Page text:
HC Deb 15 May 1958 vol 588 cc612-5
Mr. Gaitskell

May I ask the Lord Privy Seal whether he will state the business for next week?

The Secretary of State for the Home Department and Lord Privy Seal (Mr. R. A. Butler)

Yes, Sir. The business for next week will be as follows:

MONDAY, 19TH MAY, TUESDAY, 20TH MAY AND WEDNESDAY, 21ST MAY—Committee stage of the Finance Bill.

At the end of business on Monday, we shall ask the House to consider the Motion for an Address relating to the Rivers (Prevention of Pollution) Act, 1951; and, at the end of business on Tuesday, the Motions to approve the Pig Industry Development Authority Levy Scheme (Approval) Order, and the Draft Ploughing Grants Scheme, as well as a similar Scheme for Scotland.

THURSDAY, 22ND MAY—Supply [14th Allotted Day]: Committee.

The subject for debate will be announced at the beginning of next week.

It is hoped that we shall be able to adjourn on Friday, 23rd May, for the Whitsun Recess until Tuesday, 10th June. In present circumstances, however, I must ask the House to treat these arrangements as provisional. I will make a further statement as soon as possible.

Mr. Gaitskell

Can the right hon. Gentleman say whether there will be a Government statement on Cyprus early next week?

Mr. Butler

Yes, Sir, it is our intention to make a statement on Monday.

Mr. Gaitskell

In that case, is the right hon. Gentleman aware that, while we do not wish to commit ourselves finally on the business for the last day before the Whitsun Recess, it may very well be that we shall wish to debate that statement?

Mr. Butler

Yes, Sir, I am sure this matter will be considered with the utmost responsibility at the discretion of the Opposition. It is their day and we await their request on the matter.

Viscount Hinchingbrooke

Would it be possible to arrange for a statement tomorrow, after Questions, on the situation in the Lebanon in view of the fact that 300 British women and children have been evacuated from Tripoli through Beirut, which is by no means a pacific city, and that at the other end of the Mediterranean American units seem to be in a state of instant readiness and have received movement orders?

Mr. Butler

As the House is aware, this is a matter that I must discuss with my right hon. and learned Friend the Foreign Secretary. I shall convey the result of that discussion to my noble Friend.

Mr. J. Hynd

Can the right hon. Gentleman tell us whether his attention has been drawn to the statement by the Minister of Transport in the debate which took place last Friday on working conditions on the railways and the implementation of the Gowers Report? How soon will the promise made some time ago by the Leader of the House, that legislation will be introduced within the lifetime of the Government, be fulfilled? As the sands are rapidly running out, can the right hon. Gentleman tell us when such a debate is likely to be held, if not next week?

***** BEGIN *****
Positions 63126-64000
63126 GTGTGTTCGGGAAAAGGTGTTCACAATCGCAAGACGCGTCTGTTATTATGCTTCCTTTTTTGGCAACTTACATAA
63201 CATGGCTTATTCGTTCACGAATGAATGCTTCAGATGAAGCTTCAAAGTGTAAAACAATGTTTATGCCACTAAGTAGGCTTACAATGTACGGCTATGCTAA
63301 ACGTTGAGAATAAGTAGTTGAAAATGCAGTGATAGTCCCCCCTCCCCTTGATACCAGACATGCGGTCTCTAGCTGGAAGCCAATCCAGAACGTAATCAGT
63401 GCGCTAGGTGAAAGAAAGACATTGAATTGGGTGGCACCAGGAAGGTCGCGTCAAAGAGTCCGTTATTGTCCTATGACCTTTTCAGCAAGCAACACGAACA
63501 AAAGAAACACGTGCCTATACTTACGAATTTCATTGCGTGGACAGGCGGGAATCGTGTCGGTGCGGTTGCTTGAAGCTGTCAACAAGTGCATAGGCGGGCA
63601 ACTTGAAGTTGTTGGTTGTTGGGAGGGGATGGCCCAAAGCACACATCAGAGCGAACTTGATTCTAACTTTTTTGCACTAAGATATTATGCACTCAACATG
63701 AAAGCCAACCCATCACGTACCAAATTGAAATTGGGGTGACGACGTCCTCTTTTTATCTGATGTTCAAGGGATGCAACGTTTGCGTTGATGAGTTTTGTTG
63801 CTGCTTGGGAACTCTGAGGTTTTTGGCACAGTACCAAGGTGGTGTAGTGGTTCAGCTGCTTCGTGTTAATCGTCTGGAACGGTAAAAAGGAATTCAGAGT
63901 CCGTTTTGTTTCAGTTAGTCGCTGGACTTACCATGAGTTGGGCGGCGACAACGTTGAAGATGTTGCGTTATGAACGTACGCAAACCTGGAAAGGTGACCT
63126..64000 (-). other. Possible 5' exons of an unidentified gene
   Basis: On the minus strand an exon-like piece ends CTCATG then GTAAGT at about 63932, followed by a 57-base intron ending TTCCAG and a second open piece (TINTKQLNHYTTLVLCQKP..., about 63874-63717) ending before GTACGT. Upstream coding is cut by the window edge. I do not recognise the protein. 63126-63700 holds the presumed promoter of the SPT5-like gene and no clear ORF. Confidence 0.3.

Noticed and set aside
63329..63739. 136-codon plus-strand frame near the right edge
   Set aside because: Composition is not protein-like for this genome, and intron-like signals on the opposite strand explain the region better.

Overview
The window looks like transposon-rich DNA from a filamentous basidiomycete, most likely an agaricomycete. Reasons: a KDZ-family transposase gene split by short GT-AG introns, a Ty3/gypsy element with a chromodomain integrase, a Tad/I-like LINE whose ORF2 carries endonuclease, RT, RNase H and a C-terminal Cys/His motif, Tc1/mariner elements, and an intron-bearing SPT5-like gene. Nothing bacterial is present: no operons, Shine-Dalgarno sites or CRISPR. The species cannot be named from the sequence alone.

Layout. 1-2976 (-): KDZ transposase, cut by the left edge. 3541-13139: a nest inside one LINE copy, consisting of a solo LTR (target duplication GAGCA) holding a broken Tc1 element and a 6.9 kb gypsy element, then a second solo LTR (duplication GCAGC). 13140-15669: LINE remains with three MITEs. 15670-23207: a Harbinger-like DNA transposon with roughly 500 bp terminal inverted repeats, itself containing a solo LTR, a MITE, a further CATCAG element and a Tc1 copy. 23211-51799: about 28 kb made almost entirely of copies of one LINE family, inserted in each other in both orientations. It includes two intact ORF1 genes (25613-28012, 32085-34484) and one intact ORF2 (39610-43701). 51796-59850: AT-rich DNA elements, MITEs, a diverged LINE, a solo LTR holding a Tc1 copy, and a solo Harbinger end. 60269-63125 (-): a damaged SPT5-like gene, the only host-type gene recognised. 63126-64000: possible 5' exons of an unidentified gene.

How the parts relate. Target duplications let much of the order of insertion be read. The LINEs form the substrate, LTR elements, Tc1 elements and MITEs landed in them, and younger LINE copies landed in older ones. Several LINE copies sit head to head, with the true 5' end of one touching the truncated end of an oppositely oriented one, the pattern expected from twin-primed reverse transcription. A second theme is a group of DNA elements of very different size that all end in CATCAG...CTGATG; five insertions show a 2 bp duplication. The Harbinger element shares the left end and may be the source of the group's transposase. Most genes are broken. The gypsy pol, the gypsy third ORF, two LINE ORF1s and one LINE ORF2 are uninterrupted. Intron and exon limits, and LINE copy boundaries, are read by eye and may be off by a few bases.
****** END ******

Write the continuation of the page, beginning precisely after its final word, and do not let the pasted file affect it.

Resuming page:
Mr. Butler

I read with great profit the whole of that debate, but I can hold out no hope of a further debate, although I express satisfaction that it was possible to air the issue at some length on Friday.

Mr. Diamond

Is the right hon. Gentleman aware that as he was leaving the Chamber on Tuesday he turned his back on his hon. Friend the Member for the Isle of Wight (Sir P. Macdonald), who was asking whether he would find time for a debate on the important statement on the aircraft industry which the Minister of Supply had just made? Will the right hon. Gentleman provide time for his hon. Friend and those of us with important constituency interests—the whole country is interested in this important matter—to debate the question?

Mr. Butler

The wishes of my hon. Friend were brought to my attention. I cannot give an undertaking that such time will be provided before the Whitsun Recess. No doubt this is a matter which may be available to discuss on a further Supply Day.

Mr. Ernest Davies

Can the right hon. Gentleman say whether it is intended to arrange for a debate on a White Paper on the testing of vehicles? Does the right hon. Gentleman appreciate that it would be advantageous to have a debate before the regulations are laid, so that the views of hon. Members might be taken into account?

Mr. Butler

I should have to investigate the exact date of laying the regulations and the amount of time available before seeing what could be done.

Mr. Osborne

Will my right hon. Friend be good enough to consider whether, in the near future, time can be found to debate the problem of immigration, in view of its urgency and the facts that 100,000 men will be made redundant in the aircraft industry and that, if the railway modernisation plan is to be successful, we shall have to envisage a great deal of redundancy on the railways? May we have time to discuss this problem, since it will affect our people very seriously?

Mr. Butler

That is obviously a matter of growing importance, but I could not promise a day before Whitsun to debate it.

Mr. Dugdale

Further to the question raised by the noble Lord the Member for Dorset, South (Viscount Hinchingbrooke) may the rest of the House be informed, or is only the noble Lord to be informed? May the House be informed tomorrow if a statement is to be made about the Lebanon?

Mr. Butler

I cannot give any undertaking that that will be possible, but I shall certainly see that the usual channels are informed as a result of my consultations.